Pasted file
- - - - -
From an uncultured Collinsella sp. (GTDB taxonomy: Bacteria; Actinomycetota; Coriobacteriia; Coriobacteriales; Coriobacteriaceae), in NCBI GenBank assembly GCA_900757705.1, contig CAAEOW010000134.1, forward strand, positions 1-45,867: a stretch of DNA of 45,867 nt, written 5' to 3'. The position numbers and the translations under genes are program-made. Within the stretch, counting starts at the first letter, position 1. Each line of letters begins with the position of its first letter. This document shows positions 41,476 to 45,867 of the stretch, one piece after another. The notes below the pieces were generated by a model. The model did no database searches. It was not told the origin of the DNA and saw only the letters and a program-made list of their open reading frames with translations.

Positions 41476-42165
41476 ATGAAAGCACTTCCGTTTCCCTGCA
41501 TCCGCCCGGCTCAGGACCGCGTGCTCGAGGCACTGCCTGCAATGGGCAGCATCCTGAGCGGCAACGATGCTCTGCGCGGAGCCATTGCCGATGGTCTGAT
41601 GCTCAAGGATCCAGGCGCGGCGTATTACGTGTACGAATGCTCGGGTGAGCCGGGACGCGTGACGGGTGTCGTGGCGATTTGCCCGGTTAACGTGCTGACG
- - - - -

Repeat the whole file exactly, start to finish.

From an uncultured Collinsella sp. (GTDB taxonomy: Bacteria; Actinomycetota; Coriobacteriia; Coriobacteriales; Coriobacteriaceae), in NCBI GenBank assembly GCA_900757705.1, contig CAAEOW010000134.1, forward strand, positions 1-45,867: a stretch of DNA of 45,867 nt, written 5' to 3'. The position numbers and the translations under genes are program-made. Within the stretch, counting starts at the first letter, position 1. Each line of letters begins with the position of its first letter. This document shows positions 41,476 to 45,867 of the stretch, one piece after another. The notes below the pieces were generated by a model. The model did no database searches. It was not told the origin of the DNA and saw only the letters and a program-made list of their open reading frames with translations.

Positions 41476-42165
41476 ATGAAAGCACTTCCGTTTCCCTGCA
41501 TCCGCCCGGCTCAGGACCGCGTGCTCGAGGCACTGCCTGCAATGGGCAGCATCCTGAGCGGCAACGATGCTCTGCGCGGAGCCATTGCCGATGGTCTGAT
41601 GCTCAAGGATCCAGGCGCGGCGTATTACGTGTACGAATGCTCGGGTGAGCCGGGACGCGTGACGGGTGTCGTGGCGATTTGCCCGGTTAACGTGCTGACG